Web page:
Are you a temporary performer or a high performer?

We hear this a lot at Next Evolution Performance – “we already have a high performance culture” says the leader(s) of a company. Our response – “great – can you explain a little more about your idea of high performance culture?”

Generally, the leaders then go onto explain that people are committed to achieving results and committed to doing whatever it takes to get these results. Again sounds great on face value, but when we dig a little deeper we find out that this means people:

  • work around the clock to do whatever needs to be done to get great results
  • are responsive to emails at all times of the day and night
  • are made to feel guilty if they leave at certain times
  • are only allowed to travel for work outside of work hours
  • come to work when they are not well as taking sick leave is a sign of lower performance. (And then of course they get really sick and so does everyone else…….).


And to be really hypocritical – these companies often think they tick the box by bringing consultants in to do “wellness workshops” so that they can tick the box on looking like they try to encourage wellbeing even though people aren’t realistically allowed to implement any of the tips they learn in the wellness workshops.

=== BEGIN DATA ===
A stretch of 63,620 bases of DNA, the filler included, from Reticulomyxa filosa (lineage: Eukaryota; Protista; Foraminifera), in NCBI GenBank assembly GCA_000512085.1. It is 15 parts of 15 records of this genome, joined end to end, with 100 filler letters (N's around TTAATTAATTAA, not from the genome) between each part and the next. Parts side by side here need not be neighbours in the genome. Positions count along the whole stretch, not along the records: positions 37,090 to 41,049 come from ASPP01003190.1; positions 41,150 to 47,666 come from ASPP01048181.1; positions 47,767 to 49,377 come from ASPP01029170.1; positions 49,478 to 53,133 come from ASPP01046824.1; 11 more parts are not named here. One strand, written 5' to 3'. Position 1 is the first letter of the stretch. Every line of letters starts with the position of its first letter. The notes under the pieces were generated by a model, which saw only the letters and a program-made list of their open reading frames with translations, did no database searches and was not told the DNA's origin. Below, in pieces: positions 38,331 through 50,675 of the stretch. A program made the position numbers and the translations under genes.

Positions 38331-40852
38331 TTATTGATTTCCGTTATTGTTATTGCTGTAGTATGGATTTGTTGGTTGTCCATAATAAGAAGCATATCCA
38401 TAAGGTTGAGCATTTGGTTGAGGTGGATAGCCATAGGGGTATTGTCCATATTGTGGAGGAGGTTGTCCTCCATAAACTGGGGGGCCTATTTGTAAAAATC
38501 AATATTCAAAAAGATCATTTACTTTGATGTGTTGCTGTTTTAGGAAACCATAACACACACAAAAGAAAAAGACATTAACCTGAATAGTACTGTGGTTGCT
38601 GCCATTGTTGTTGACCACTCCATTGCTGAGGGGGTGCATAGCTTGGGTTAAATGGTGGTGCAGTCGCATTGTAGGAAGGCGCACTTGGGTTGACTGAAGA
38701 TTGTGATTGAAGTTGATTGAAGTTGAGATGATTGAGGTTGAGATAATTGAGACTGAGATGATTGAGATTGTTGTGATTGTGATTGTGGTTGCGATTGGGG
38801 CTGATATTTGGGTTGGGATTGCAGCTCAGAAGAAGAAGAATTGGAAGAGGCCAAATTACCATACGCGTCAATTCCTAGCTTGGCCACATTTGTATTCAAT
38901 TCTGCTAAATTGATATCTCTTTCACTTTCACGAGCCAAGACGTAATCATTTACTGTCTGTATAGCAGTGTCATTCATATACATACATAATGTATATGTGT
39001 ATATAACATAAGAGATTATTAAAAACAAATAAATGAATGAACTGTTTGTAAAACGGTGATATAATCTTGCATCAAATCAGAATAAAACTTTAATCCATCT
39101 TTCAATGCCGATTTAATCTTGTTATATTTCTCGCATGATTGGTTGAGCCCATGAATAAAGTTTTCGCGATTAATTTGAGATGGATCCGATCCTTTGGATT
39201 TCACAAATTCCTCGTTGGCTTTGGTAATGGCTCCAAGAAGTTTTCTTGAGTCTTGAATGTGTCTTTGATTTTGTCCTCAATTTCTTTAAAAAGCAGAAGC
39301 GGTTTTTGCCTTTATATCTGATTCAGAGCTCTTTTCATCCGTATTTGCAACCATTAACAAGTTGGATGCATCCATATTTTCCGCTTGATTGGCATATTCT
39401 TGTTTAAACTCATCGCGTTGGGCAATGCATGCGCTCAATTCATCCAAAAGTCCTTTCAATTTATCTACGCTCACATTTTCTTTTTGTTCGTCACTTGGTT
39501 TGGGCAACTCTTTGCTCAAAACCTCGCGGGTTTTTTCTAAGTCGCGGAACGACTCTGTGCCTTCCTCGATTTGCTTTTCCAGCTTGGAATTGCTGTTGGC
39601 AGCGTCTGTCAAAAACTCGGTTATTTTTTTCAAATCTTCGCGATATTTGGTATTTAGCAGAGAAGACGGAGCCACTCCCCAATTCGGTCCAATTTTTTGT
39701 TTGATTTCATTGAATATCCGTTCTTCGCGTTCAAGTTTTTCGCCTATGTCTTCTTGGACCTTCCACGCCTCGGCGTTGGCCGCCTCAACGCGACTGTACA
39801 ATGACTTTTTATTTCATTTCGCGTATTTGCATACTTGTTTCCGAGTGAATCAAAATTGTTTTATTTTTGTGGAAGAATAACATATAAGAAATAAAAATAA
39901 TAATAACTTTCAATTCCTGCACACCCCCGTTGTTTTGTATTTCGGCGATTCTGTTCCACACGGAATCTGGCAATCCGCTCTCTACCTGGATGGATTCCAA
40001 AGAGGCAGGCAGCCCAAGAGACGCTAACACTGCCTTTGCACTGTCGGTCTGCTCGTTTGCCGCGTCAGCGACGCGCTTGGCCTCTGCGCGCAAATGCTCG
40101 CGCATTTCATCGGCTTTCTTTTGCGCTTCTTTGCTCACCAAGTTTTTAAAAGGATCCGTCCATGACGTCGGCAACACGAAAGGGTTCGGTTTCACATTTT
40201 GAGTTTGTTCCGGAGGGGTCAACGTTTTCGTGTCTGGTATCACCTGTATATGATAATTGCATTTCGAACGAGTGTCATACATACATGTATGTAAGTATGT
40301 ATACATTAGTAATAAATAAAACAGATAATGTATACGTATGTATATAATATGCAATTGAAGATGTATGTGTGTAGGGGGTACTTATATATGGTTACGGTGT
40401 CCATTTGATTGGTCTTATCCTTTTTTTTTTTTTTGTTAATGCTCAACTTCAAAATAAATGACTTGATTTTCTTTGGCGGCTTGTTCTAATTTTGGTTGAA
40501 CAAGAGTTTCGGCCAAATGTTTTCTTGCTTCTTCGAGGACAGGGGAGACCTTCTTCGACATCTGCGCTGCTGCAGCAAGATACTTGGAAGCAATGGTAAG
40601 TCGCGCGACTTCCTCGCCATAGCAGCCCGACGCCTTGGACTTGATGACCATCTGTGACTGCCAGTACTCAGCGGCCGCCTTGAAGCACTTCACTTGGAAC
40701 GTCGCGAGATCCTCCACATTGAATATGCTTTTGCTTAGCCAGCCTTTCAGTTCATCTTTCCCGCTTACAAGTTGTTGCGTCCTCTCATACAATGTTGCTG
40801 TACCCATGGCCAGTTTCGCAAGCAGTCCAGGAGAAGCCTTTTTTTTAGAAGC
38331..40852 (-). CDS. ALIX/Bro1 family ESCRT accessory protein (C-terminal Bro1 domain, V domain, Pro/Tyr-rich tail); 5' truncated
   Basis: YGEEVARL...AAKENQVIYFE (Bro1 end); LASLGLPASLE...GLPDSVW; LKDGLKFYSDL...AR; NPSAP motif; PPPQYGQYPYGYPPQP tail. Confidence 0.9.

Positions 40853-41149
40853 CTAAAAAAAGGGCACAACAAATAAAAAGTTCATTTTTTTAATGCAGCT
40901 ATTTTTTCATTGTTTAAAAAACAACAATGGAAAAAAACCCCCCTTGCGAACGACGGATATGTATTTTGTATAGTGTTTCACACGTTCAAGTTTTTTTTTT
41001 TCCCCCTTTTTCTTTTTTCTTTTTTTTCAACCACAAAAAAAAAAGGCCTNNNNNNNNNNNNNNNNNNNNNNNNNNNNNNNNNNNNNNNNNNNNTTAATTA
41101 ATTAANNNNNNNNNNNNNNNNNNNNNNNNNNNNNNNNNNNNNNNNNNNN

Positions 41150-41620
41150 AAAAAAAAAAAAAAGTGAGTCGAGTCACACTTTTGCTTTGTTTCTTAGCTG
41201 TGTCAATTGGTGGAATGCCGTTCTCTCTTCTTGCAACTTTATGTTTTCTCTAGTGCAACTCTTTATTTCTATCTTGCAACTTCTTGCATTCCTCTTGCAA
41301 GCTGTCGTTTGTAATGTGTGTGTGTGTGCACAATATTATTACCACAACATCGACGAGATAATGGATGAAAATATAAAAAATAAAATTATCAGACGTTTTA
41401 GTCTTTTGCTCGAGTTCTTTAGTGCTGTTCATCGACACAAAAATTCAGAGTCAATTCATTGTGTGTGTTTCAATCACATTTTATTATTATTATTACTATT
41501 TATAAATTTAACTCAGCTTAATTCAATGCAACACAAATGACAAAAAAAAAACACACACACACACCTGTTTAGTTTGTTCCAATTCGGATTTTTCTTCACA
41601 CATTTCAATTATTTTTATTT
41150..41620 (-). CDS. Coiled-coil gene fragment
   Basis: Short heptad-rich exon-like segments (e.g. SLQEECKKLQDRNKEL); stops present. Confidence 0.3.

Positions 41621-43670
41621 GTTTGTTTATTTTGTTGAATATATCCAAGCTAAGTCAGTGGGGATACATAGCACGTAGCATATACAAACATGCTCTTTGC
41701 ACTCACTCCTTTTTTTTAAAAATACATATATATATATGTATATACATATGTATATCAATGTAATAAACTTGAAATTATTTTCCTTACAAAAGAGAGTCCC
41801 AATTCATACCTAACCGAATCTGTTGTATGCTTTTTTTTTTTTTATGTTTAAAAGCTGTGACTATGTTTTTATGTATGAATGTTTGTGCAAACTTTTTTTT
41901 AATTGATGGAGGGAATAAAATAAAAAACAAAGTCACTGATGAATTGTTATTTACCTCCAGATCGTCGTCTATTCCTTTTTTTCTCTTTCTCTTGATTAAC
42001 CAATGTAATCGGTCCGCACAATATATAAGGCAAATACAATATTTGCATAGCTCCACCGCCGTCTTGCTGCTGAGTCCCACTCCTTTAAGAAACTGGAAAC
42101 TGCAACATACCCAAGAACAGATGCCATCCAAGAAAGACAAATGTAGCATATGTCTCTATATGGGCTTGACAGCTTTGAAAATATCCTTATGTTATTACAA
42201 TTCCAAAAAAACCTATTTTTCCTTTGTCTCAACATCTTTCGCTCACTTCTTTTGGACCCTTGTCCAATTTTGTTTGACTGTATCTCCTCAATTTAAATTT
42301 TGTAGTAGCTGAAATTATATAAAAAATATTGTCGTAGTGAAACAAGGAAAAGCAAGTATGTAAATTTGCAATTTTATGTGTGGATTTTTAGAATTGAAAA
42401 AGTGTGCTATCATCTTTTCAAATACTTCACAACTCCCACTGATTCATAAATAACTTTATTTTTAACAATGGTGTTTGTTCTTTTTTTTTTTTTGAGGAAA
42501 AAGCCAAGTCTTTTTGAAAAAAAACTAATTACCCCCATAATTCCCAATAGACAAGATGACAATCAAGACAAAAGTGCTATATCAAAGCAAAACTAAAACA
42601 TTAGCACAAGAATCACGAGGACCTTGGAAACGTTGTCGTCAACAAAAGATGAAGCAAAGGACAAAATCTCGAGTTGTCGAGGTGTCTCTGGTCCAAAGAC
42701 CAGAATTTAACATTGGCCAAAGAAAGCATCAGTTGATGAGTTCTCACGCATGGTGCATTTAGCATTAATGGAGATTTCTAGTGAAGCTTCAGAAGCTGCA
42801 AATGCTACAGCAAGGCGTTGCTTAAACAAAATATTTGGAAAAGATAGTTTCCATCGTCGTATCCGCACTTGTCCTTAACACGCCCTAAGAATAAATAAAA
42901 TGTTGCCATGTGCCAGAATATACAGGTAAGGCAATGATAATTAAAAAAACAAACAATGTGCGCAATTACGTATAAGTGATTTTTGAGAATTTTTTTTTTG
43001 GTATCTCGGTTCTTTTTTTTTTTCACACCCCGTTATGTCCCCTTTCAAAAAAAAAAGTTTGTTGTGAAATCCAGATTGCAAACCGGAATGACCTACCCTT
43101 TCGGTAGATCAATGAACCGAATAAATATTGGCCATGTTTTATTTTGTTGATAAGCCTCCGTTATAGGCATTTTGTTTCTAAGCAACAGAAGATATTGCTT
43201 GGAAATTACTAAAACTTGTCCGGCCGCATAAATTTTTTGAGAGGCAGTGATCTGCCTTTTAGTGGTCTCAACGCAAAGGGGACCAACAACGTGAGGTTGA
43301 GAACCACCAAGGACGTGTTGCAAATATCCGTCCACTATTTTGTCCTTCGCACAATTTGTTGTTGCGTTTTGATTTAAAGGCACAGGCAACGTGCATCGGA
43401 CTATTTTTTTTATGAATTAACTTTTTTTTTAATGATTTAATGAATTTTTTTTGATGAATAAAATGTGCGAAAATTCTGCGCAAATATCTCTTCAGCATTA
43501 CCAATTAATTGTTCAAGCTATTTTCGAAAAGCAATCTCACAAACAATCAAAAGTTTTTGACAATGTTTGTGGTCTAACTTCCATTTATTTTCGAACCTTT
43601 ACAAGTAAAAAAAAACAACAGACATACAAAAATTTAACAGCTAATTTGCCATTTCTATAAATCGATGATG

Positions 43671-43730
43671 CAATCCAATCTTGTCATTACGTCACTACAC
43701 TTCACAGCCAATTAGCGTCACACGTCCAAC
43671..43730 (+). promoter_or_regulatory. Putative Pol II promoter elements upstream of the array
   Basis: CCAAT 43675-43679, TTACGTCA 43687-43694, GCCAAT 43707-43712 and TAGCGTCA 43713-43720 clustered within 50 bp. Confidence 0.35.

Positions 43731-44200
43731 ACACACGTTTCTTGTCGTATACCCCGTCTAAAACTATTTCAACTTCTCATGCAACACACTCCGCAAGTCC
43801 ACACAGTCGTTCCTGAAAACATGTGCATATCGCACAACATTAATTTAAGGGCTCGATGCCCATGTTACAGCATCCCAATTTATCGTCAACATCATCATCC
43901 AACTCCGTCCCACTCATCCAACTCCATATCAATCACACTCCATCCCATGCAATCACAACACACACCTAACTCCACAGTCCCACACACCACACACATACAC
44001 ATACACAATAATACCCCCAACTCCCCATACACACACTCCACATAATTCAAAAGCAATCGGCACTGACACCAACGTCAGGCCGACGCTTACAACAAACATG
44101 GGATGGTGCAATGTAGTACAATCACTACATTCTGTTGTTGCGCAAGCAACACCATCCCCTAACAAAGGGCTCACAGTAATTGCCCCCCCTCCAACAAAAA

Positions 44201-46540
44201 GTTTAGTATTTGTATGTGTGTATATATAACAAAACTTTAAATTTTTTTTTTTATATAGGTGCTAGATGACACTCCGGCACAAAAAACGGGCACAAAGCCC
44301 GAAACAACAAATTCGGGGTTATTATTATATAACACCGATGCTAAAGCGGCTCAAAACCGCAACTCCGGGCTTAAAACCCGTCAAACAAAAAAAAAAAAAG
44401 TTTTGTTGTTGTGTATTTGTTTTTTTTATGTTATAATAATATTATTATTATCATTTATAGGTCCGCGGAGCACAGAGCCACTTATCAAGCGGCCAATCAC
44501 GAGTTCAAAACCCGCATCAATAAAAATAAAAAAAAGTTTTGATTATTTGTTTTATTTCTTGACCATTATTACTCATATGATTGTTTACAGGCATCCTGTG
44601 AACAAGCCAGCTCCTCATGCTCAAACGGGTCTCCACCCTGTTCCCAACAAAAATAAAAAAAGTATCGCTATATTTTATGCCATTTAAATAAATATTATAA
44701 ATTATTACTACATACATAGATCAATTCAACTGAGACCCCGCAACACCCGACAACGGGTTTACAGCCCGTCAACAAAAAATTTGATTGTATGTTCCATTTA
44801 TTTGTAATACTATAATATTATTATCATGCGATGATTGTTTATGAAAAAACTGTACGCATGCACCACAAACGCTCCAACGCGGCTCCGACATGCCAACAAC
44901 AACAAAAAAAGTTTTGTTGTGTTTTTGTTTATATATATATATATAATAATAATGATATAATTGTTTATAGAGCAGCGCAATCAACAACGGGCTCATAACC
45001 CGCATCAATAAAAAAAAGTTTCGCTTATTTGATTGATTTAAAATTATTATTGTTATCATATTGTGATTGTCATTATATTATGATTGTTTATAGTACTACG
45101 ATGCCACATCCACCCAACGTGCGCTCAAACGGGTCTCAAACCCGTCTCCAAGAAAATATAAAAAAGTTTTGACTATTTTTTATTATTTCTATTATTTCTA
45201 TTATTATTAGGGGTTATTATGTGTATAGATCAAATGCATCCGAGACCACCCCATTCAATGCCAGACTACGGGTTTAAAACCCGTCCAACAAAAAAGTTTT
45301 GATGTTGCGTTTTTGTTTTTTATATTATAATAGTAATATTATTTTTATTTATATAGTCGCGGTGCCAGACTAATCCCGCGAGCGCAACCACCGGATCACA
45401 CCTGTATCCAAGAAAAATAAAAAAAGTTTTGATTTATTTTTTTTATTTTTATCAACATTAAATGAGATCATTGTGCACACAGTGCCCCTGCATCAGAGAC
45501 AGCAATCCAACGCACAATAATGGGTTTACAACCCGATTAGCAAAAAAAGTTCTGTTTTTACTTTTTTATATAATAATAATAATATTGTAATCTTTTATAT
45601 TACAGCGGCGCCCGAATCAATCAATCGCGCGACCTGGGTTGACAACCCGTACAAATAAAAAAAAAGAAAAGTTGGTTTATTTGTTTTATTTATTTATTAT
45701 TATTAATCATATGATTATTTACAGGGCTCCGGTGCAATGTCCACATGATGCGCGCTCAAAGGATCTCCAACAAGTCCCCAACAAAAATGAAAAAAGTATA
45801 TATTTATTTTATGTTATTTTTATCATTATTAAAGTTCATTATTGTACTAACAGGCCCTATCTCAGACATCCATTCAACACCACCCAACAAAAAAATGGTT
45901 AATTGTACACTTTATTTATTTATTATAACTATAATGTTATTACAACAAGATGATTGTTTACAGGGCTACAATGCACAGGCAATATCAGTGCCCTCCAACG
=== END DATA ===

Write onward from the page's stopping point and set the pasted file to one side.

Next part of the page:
If you have people who are overworked, overstressed, overtired and taking more than a few days each year actually being sick, then you don’t have a high performance culture – you have a high burnout culture ie one that is less productive and far more costly than a high performance culture.

Overall, unless people can sustain their high performance without resulting in physical or mental health issues, you might want to rethink your definition of high performance – chances are your company could perform much better with the right tools.

We now have far better scientific tools to help you achieve sustained high performance in your business. As leaders it is your obligation to know them if you want your employees to achieve sustained high performance.


If you’d like to find out more, join the conversation in our next open workshop.